Originally developed by Lawrence Jones, D.O., FAAO, this technique is defined as "a passive positional procedure that places the body in a position of greatest comfort, thereby relieving pain by reduction and arrest of inappropriate proprioceptor activity that maintains somatic dysfunction." This technique is uniquely different from other manual techniques as it is considered an indirect technique as positioning occurs opposite the restricted barrier and is thus very comfortable for the patient, even in the acute stage.
Visceral Manipulation, as developed by Jean-Pierre Barral, DO, MRO(F), PT assists functional and structural imbalances throughout the body including musculoskeletal, vascular, nervous, urogenital, respiratory, digestive and lymphatic dysfunction. It evaluates and treats the dynamics of motion and suspension in relation to organs, membranes, fascia and ligaments. VM increases proprioceptive communication within the body, thereby revitalizing a person and relieving symptoms of pain, dysfunction, and poor posture.
MFR: similar to STM, but a larger area of tissue is targeted as opposed to very localized primary restrictions.
Muscle Energy (MET)
Originally developed by Fred L. Mitchell, Sr., D.O., FAAO and T. J. Ruddy, D.O., this technique is defined as a "direct manipulative procedure that uses a voluntary contraction of the patient's muscles against a distinctly controlled counterforce from a precise position and in a specific direction. This is considered an active technique, as opposed to a passive technique where only the clinician does the work. In contrast to joint mobilization, this technique engages the joint restriction barrier but does not stress it. MET may also be used to lengthen shortened muscles, reduce localized edema, and mobilize restricted joints."
The AAOMPT, APTA, and IFOMT define this as "a manual therapy technique comprised of a continuum of skilled passive movements to joints and/or related soft tissues that are applied at varying speeds and amplitudes, including a small amplitude/high velocity therapeutic movement." It is described by Grieves as "the attempt at restoration of full, painless joint function by rhythmic, repetitive, passive movements within the patient's tolerance and within the voluntary and accessory range, and graded according to examination findings." Joint mobilization may affect a whole vertebral region or may be localized to a single segment, including high velocity / low amplitude passive therapeutic movement.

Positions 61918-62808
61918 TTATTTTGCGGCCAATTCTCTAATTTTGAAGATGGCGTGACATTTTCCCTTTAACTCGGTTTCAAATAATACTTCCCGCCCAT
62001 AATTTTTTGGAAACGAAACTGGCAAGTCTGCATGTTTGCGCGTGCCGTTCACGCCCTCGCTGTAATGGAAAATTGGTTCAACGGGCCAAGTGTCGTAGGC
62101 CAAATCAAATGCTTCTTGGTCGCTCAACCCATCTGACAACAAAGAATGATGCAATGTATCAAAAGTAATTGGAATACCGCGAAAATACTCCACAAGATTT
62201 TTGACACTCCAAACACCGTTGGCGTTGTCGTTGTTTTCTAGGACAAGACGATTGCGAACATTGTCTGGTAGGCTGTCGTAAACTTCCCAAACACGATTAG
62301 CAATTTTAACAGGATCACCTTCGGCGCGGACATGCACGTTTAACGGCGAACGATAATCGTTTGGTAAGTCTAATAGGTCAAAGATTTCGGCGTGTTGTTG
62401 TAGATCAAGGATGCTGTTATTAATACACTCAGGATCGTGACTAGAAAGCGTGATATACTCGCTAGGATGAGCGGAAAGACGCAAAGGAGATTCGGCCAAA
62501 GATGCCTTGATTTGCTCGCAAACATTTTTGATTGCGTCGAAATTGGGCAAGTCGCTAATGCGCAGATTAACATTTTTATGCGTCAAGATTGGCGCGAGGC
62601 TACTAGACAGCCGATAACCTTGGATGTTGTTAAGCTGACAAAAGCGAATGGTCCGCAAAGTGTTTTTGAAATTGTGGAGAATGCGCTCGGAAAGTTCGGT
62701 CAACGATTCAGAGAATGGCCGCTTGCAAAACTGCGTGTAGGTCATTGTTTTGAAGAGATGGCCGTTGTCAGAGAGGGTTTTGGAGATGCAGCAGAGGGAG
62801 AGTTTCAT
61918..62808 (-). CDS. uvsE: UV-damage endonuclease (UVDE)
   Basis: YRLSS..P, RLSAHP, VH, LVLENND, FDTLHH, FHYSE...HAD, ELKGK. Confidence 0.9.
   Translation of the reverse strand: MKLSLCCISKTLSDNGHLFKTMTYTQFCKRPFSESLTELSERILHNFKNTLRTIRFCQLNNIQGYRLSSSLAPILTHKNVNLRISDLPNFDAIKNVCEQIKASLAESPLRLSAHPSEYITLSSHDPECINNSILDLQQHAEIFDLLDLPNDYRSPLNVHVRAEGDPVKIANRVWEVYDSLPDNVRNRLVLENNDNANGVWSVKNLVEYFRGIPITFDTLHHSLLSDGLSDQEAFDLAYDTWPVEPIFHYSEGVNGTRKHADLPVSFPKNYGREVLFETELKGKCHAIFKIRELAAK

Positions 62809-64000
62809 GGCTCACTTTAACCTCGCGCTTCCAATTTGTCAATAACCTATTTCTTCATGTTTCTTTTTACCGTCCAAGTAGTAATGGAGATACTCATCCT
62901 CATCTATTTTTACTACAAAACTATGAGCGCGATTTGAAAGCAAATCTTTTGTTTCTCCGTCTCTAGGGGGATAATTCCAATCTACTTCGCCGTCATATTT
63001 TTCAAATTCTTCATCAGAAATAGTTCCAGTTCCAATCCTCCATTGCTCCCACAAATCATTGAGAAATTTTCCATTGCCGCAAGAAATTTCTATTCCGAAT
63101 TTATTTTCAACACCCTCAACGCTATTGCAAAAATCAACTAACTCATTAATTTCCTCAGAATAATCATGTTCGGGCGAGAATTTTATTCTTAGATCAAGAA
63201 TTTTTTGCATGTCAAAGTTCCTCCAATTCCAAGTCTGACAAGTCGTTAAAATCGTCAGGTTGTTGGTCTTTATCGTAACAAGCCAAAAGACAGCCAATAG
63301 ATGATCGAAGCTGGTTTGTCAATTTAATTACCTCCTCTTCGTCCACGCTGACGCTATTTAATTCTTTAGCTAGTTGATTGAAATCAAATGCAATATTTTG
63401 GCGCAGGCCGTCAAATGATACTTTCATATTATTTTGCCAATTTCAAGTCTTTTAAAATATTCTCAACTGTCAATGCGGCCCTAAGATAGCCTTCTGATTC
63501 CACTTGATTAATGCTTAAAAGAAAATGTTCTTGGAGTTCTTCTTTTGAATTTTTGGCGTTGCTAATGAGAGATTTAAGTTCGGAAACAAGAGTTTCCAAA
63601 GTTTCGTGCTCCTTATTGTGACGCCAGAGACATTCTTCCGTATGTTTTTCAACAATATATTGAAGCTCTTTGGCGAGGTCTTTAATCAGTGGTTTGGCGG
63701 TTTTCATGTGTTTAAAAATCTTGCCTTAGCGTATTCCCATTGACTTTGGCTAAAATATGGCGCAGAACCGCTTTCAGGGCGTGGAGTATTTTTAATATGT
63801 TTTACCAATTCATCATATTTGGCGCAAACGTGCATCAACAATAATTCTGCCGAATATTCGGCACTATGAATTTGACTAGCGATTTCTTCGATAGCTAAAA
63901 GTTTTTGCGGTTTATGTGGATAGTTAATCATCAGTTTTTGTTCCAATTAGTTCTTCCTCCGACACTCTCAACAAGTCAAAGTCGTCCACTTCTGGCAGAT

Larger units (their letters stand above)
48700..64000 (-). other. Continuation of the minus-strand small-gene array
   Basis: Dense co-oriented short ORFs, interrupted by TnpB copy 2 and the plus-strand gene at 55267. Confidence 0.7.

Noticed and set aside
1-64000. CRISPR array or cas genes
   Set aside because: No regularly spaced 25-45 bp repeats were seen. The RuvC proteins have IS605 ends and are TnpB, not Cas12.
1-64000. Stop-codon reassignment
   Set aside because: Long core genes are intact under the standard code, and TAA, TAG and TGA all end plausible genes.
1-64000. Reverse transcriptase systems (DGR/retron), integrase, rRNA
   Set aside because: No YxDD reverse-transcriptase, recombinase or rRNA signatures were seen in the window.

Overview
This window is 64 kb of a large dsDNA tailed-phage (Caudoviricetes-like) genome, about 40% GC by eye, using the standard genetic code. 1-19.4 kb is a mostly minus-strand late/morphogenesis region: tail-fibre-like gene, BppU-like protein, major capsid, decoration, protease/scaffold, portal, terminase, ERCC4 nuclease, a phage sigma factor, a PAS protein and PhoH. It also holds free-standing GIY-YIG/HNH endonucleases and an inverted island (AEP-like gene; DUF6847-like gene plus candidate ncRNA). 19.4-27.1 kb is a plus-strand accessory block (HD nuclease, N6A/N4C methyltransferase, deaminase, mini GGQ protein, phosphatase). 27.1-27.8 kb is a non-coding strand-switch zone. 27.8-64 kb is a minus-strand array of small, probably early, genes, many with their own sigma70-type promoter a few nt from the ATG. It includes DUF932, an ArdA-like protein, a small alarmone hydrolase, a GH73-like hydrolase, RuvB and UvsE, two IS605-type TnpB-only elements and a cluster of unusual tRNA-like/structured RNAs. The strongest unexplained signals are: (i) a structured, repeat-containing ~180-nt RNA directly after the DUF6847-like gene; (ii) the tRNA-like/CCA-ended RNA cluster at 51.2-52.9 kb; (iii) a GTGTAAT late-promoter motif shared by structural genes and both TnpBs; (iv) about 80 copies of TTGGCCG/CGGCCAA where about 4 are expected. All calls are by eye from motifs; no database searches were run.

Other modalities used: Ultrasound, Electrical Stimulation, Biofeedback, Infrared Light Therapy, Cervical Traction, Iontophoresis, etc.
CRANIOSACRAL THERAPY (CST)
CranioSacral Therapy is a gentle, hands-on approach that releases tensions deep in the body to relieve pain and dysfunction and improve whole-body health and performance. It was pioneered and developed by Osteopathic Physician John E. Upledger after years of clinical testing and research at Michigan State University where he served as professor of biomechanics. Using a soft touch which is generally no greater than 5 grams - about the weight of a nickel - practitioners release restrictions in the soft tissues that surround the central nervous system. CST is increasingly used as a preventive health measure for its ability to bolster resistance to disease, and it's effective for a wide range of medical problems associated with pain and dysfunction.